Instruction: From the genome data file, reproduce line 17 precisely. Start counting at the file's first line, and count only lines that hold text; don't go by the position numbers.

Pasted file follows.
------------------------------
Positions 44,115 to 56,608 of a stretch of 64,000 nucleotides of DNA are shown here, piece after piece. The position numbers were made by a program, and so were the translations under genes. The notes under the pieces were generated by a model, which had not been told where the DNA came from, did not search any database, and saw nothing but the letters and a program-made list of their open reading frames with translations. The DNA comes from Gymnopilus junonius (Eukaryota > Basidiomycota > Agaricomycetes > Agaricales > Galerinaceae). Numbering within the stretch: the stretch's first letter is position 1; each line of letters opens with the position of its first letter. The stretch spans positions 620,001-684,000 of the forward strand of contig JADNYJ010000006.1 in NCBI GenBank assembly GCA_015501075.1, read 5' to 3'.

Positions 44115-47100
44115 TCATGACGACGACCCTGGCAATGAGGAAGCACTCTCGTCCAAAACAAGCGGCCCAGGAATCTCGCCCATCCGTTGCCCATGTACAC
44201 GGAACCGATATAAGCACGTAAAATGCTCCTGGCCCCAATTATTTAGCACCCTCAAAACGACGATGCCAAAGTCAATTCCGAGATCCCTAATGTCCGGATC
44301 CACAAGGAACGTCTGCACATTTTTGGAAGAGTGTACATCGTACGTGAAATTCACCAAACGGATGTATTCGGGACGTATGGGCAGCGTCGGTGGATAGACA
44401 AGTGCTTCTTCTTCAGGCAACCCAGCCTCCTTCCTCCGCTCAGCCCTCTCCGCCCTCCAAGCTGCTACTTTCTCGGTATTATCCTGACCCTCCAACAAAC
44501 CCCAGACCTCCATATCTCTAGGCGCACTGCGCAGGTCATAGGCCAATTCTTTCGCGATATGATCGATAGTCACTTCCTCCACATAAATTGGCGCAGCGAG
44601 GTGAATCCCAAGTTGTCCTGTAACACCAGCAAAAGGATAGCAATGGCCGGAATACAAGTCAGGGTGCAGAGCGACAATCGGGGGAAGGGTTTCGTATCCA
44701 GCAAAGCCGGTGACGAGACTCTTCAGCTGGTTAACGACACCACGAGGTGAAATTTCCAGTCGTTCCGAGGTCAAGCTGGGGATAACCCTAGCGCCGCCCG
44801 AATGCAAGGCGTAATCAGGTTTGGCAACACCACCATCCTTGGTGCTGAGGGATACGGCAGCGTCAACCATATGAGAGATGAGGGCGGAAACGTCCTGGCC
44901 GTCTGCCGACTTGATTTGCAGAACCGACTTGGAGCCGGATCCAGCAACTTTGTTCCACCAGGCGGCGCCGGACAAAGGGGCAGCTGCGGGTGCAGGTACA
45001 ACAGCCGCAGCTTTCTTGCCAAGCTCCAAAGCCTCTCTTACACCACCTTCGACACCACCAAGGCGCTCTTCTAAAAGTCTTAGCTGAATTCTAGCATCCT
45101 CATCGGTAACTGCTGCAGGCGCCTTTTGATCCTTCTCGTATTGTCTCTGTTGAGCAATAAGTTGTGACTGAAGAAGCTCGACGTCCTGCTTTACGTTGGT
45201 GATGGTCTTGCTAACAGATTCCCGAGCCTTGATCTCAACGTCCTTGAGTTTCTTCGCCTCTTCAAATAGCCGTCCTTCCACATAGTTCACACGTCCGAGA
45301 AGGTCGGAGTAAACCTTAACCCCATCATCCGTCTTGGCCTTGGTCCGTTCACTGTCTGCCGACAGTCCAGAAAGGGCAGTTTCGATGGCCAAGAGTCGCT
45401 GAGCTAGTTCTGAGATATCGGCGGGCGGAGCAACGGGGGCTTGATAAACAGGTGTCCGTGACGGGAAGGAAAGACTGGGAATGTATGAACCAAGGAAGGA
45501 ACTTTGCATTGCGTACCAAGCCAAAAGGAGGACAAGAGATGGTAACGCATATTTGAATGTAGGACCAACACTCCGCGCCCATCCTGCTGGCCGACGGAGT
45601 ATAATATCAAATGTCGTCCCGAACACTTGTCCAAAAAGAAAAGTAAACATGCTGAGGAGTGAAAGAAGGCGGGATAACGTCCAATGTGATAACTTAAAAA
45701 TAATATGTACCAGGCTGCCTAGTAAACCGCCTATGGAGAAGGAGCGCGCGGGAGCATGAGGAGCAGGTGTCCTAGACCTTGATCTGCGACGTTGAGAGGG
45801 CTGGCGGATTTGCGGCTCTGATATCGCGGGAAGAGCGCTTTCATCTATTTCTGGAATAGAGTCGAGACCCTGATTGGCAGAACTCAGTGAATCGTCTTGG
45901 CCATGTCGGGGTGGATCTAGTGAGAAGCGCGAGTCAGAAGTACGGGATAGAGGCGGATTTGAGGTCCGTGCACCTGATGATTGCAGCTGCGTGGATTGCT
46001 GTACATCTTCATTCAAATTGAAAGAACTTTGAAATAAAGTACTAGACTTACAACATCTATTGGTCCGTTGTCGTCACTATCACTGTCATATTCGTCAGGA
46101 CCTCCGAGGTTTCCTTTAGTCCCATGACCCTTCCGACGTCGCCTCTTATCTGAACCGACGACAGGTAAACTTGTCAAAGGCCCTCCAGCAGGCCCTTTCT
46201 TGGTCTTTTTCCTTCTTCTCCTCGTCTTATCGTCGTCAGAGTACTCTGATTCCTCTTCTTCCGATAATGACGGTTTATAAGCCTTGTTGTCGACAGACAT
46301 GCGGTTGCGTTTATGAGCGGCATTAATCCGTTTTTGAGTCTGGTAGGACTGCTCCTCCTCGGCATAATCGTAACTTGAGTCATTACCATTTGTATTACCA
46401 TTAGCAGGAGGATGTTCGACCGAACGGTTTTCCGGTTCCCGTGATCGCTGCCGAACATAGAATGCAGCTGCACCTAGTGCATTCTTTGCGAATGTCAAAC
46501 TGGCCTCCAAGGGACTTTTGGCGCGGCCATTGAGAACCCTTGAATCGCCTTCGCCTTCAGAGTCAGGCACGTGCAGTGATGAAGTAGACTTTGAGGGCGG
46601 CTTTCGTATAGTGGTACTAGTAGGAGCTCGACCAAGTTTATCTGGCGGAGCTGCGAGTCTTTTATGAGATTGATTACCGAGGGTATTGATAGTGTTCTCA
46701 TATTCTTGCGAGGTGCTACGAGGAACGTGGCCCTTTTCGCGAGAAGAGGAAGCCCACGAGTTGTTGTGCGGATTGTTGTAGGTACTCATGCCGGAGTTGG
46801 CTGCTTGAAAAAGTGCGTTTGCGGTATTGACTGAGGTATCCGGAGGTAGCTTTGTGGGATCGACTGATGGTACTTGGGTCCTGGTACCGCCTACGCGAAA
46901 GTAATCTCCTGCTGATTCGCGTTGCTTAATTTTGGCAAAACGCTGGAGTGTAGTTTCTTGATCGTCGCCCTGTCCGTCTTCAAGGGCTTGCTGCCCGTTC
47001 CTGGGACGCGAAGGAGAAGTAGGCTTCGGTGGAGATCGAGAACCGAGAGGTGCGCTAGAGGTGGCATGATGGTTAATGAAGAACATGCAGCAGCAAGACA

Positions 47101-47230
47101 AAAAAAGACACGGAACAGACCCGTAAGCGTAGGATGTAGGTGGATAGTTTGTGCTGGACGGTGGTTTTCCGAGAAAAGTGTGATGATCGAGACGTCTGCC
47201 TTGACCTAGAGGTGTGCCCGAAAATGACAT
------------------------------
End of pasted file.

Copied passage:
45501 ACTTTGCATTGCGTACCAAGCCAAAAGGAGGACAAGAGATGGTAACGCATATTTGAATGTAGGACCAACACTCCGCGCCCATCCTGCTGGCCGACGGAGT